As part of the celebrations of his father’s 100th birthday, Sir was teaching his first seminar on meditation. At the end he told me : « You are going to make a book about this. » So I started working on it, slowly. In the meantime, another student quickly put together a similar book based on some conferences that Sir had given. So, I was a bit discouraged and I put my work on the back burner for a while. Eventually I resumed the task and completed it, then presented it to him : « Here you are, Sir, it is finished. » He looked at me and asked : « Do you really want to take this old skeleton out of the closet ? » For him, the project was long dead. He had moved on to something else. That is how he was sometimes, our Professor Pariṇāma.
Family was Sir’s absolute priority, it was sacred for him. While he was in class, any member of the family could walk in and talk to him. His attention for his wife and children was very moving. When he was overseas he called them every day. Even the extended family was important to him and he tried to maintain good relationships with them all. I was fortunate to be with him several times when he visited one of his sisters or aunts, or his brother who lives in France. Sir was world-famous, which I guess was not always easy for his brothers and sisters to deal with. He always tried to give the message that his fame was not a big deal, so his behaviour was natural and spontaneous, despite the fact that it was awkward, sometimes.
During a seminar in Madras, there was a man in our group who brought up problems he had with his wife because of his involvement in yoga. He asked Sir what he would do in the same situation. This was Sir’s response : « I believe that with good balance both can coexist. But if it really proved impossible I would give priority to my family. I am a family man. » In other circumstances he mentioned his own father – T. Krishnamacharya – in a family situation: « My father was an extraordinary man. As far as yoga was concerned he was my teacher. I never doubted anything he said, always followed his instructions to the letter. But one day I said to him : « You are my acarya in yoga, yet as far as family goes, you have nothing to tell me. You were never an example in this domain. » »
Varioius things occured in the few years before and after 2000, complex events that I find difficult to untangle. During that period one of Sir’s close students went through a painful episode with his family. Sir did his best to support him, but his intervention led to a sudden split between the two of them, followed by some attempts to fix things. One day, I had been in the presence of both of them and following that Sir told me : « I made a mistake. I spoke to him as I would speak to an Indian student, but he is not Indian. » This really affected Sir ; he was very sad about it.
At about the same time, the arrival and increasing influence of his second son on the yoga scene led to some conflicts. The son had his own students and kept them away from his father’s students. Some of Sir’s closest students felt threathened and did not deal with Sir’s son’s influence very well. When they began to criticize him, things turned sour and some of Sir’s students left. At any rate, this is how I am interpreting those events today, now that time has passed. I believe that these were challenging times for Sir, but again, family came first. As for me, I was fortunate to be out of the immediate circle so, along with a few other students, I was not affected too much.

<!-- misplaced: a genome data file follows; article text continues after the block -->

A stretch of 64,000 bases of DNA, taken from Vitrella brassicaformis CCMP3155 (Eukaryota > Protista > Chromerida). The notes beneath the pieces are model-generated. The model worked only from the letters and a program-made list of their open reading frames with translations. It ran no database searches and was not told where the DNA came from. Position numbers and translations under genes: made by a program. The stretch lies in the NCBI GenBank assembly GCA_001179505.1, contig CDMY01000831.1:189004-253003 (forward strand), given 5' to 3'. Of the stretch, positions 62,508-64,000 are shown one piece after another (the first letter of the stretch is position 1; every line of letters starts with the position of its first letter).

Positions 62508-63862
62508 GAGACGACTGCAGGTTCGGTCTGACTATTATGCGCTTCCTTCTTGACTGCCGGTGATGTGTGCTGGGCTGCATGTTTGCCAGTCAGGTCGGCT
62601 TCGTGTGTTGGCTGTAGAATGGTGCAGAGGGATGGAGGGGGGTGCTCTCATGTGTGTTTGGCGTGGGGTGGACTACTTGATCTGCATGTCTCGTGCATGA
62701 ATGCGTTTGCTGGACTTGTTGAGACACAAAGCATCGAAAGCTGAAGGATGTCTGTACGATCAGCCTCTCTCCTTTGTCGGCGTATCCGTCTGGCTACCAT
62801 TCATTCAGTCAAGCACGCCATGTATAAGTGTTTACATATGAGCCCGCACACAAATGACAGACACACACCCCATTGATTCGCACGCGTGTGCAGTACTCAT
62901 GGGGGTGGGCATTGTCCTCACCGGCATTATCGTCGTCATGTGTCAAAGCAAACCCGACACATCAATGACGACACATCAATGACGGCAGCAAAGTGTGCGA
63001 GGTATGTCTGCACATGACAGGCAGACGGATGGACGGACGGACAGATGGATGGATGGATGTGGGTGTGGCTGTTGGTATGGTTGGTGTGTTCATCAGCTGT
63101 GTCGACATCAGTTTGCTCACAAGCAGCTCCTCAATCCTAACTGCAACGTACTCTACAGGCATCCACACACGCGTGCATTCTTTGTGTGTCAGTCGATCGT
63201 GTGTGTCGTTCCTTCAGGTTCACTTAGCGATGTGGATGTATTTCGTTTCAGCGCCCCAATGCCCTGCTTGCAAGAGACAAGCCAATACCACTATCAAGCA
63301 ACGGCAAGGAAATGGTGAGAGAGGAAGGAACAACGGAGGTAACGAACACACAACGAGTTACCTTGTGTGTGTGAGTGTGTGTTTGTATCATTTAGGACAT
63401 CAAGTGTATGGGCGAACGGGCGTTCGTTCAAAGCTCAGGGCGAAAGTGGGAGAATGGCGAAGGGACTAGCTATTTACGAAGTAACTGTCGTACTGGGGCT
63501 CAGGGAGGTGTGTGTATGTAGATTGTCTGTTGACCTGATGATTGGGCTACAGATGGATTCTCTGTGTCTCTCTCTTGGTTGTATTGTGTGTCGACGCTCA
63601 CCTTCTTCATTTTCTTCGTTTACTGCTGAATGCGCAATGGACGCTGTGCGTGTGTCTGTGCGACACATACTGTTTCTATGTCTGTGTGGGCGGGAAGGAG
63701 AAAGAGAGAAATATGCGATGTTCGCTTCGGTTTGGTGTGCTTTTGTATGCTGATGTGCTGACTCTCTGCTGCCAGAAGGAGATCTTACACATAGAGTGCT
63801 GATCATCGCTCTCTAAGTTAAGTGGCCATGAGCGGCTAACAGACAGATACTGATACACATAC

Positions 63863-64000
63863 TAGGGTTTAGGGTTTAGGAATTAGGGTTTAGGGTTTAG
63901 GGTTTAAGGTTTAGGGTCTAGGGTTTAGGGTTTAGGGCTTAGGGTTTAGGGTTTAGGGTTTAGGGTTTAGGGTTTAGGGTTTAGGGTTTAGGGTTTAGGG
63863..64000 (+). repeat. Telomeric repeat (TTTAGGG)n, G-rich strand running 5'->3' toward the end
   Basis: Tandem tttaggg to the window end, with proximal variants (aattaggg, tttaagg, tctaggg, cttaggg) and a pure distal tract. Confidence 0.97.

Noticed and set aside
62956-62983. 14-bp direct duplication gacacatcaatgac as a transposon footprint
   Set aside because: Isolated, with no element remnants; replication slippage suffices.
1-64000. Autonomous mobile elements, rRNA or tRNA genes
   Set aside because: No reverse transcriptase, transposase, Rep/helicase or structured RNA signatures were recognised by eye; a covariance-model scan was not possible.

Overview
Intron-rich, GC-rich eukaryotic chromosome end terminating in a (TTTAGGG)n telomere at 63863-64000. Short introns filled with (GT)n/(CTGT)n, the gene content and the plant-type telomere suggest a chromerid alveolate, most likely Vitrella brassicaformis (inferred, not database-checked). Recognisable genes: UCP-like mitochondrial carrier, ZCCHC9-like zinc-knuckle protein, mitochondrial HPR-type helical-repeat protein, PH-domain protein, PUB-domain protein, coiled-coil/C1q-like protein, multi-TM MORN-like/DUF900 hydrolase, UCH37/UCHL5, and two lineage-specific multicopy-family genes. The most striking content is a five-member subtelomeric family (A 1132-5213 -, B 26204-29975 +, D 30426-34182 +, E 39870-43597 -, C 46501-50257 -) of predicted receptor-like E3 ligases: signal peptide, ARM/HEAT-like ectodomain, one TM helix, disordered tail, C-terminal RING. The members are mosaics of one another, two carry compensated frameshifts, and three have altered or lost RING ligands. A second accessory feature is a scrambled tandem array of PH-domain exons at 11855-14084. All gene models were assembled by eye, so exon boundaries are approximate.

In 2005-2006, Sir told us that he relinquished all decisions and responsibilities and that his son was to be in charge from that point on. New structures were created and many changes took place. During a seminar I asked him if we could take a group photo with him and he said : « I don’t know, please ask my son. » I found this answer disturbing because until then Sir had always made his own decisions and readily given permissions. The following year I asked the same question and he said : « He doesn’t want us to take photos any more. He takes them himself. »
Aside from that, accusations of inappropriate sexual behaviours were occasionally made against his son. I personnally did not believe them back then. Around that time, Sir started to make small mistakes, every once in a while, when he was teaching, and we would just correct them. As the years went by, mistakes and confusion gradually increased, to the point that, eventually, it became obvious that Sir was getting more and more tired and was no longer able to present any subject in a coherent manner. He was clearly unwell, but his family never spoke to me about it. They always avoided that subject and even when his disease became more serious, the topic was taboo. My colleagues and I thought that Sir deserved to be left in peace to rest. Instead of that, he was still used as an instrument and exhibited for a few more years, for the sake of visibility and, as it seemed to us back then, financial reward. We found this very shocking.
I recently read an article by David Le Breton, a researcher and professor of Sociology at the University of Strasbourg. In this article he explains how sometimes extreme fatigue can take over in the mind of individuals who have exhausted the resources that gave their life sense and purpose. These people slowly withdraw into themselves and end up loosing memory at the same time as they withdraw from society. This opinion is also Hellfried Krusche’s (the German psychoanalyst I mentioned earlier), who says : « When he was no longer able to connect his values with the life he was living, Desikachar withdrew mentally. He chose a path that allowed him to remain unaffected by unpleasant events ; it saved the integrity of his teaching and of his family. »